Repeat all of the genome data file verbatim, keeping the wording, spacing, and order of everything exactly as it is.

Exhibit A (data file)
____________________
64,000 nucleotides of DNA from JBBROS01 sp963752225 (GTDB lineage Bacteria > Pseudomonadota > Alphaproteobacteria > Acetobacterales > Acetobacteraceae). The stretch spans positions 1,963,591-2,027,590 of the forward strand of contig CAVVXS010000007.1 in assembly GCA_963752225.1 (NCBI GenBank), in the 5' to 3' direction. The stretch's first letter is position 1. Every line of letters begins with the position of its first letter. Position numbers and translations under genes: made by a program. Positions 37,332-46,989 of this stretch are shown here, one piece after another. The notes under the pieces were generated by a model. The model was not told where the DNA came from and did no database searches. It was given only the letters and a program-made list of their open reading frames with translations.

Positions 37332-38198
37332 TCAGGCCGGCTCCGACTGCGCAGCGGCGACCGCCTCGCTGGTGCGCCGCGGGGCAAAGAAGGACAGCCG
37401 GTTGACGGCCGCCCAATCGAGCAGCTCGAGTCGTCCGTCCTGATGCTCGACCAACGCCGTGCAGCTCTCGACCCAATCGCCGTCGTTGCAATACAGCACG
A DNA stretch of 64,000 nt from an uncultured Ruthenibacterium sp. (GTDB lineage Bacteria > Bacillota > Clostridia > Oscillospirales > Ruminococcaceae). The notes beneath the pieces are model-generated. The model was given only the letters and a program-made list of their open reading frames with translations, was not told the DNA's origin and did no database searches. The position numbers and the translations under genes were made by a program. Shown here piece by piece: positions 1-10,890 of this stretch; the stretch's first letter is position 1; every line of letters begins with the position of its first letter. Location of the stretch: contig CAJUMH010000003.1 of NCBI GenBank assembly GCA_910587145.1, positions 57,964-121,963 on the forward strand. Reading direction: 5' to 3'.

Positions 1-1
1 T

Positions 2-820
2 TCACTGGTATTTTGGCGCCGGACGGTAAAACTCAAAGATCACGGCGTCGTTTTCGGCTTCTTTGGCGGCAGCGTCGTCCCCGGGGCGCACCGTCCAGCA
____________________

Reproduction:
64,000 nucleotides of DNA from JBBROS01 sp963752225 (GTDB lineage Bacteria > Pseudomonadota > Alphaproteobacteria > Acetobacterales > Acetobacteraceae). The stretch spans positions 1,963,591-2,027,590 of the forward strand of contig CAVVXS010000007.1 in assembly GCA_963752225.1 (NCBI GenBank), in the 5' to 3' direction. The stretch's first letter is position 1. Every line of letters begins with the position of its first letter. Position numbers and translations under genes: made by a program. Positions 37,332-46,989 of this stretch are shown here, one piece after another. The notes under the pieces were generated by a model. The model was not told where the DNA came from and did no database searches. It was given only the letters and a program-made list of their open reading frames with translations.

Positions 37332-38198
37332 TCAGGCCGGCTCCGACTGCGCAGCGGCGACCGCCTCGCTGGTGCGCCGCGGGGCAAAGAAGGACAGCCG
37401 GTTGACGGCCGCCCAATCGAGCAGCTCGAGTCGTCCGTCCTGATGCTCGACCAACGCCGTGCAGCTCTCGACCCAATCGCCGTCGTTGCAATACAGCACG
A DNA stretch of 64,000 nt from an uncultured Ruthenibacterium sp. (GTDB lineage Bacteria > Bacillota > Clostridia > Oscillospirales > Ruminococcaceae). The notes beneath the pieces are model-generated. The model was given only the letters and a program-made list of their open reading frames with translations, was not told the DNA's origin and did no database searches. The position numbers and the translations under genes were made by a program. Shown here piece by piece: positions 1-10,890 of this stretch; the stretch's first letter is position 1; every line of letters begins with the position of its first letter. Location of the stretch: contig CAJUMH010000003.1 of NCBI GenBank assembly GCA_910587145.1, positions 57,964-121,963 on the forward strand. Reading direction: 5' to 3'.

Positions 1-1
1 T

Positions 2-820
2 TCACTGGTATTTTGGCGCCGGACGGTAAAACTCAAAGATCACGGCGTCGTTTTCGGCTTCTTTGGCGGCAGCGTCGTCCCCGGGGCGCACCGTCCAGCA